A few weeks ago I noticed a large sign hanging in a high school classroom that read “Failure is not an Option”. Since the poster had no obvious historical connection, to the Apollo program, for example, 1 I gathered it was supposed to be motivational for the kids.
But is that really a philosophy you want to teach students? That you want them to adopt?
Even if you go back to the space race example, no one working on that complex project actually believed everything would be completely error free. On the contrary, they knew that Â something was going to fail at some time. Which is why they prepared for failure, spending a relatively large amount of time and effort planning, modeling, practicing for what everyone would do when something went wrong.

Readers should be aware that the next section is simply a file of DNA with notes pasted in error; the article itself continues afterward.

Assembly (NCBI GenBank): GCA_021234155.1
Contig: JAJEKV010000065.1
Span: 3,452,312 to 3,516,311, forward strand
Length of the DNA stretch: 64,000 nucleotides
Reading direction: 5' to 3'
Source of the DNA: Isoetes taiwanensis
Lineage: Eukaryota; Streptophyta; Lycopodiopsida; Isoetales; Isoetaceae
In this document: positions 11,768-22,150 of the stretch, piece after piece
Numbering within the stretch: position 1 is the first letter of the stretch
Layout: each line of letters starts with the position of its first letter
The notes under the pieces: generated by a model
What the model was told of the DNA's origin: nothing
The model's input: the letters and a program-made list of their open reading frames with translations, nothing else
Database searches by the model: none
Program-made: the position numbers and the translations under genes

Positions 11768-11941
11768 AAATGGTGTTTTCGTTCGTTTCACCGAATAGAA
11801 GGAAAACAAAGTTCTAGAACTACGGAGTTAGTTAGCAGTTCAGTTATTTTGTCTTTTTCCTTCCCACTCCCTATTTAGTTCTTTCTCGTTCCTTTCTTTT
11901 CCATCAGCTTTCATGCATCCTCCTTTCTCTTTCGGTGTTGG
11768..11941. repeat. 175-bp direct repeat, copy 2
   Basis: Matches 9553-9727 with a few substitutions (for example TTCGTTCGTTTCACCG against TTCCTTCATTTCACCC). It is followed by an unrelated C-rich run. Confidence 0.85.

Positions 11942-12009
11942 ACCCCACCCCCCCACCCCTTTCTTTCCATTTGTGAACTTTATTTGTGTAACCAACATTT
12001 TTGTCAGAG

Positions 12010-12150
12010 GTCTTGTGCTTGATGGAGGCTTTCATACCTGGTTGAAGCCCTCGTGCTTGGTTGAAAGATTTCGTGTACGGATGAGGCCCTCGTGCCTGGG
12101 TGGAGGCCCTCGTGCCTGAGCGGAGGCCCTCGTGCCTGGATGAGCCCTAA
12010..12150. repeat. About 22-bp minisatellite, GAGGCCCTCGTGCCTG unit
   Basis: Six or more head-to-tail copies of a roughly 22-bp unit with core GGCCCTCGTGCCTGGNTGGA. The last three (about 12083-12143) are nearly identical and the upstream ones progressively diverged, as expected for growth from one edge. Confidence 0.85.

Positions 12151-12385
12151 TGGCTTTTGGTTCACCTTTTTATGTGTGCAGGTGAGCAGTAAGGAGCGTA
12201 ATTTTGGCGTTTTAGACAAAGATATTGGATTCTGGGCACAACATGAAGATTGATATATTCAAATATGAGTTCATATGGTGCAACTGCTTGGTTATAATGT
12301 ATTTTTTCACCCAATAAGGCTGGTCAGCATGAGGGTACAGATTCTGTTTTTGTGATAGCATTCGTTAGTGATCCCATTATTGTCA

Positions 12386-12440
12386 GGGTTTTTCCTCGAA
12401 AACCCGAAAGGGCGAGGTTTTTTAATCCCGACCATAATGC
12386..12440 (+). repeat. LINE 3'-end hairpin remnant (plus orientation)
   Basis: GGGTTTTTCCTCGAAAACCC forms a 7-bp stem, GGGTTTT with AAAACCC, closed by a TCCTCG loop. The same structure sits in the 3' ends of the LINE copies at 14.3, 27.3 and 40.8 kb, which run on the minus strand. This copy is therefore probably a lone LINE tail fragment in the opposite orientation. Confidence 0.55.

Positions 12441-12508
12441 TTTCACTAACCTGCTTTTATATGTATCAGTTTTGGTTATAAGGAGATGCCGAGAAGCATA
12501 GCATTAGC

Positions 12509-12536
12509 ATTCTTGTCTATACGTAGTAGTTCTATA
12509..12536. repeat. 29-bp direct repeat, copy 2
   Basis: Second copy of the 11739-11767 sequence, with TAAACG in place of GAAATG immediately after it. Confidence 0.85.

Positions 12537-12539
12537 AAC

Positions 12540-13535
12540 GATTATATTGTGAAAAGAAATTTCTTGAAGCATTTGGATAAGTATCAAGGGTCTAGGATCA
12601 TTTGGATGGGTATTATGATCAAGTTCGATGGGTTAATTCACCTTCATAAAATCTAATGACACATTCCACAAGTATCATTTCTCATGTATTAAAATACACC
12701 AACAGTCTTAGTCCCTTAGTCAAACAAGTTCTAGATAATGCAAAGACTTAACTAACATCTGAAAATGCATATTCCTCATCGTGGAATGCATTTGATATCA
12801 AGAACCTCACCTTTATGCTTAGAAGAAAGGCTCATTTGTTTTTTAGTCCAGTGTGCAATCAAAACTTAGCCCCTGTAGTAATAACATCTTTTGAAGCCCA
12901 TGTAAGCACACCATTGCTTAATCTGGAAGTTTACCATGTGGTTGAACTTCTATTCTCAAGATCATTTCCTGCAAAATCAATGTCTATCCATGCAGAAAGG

In a few weeks, the students of our overly-large school district will be in the middle of testing season, and their teachers are already making clear (directly or by implication) that failing to pass the SOLs (or whatever the high stakes tests are called in your state) is not an option. Or at least one that will be very unpleasant for everyone concerned.
However, instead of telling kids that failure is not an option, that it’s something to be reviled and feared, we should helping them understand how best to cope with situations that don’t go according to plan. Creating a plan B (maybe even plan C). Find a new approach. Repurpose the pieces of a project that doesn’t work.
Learn that failure IS an option, and to think of it as a starting point, not the end of the line.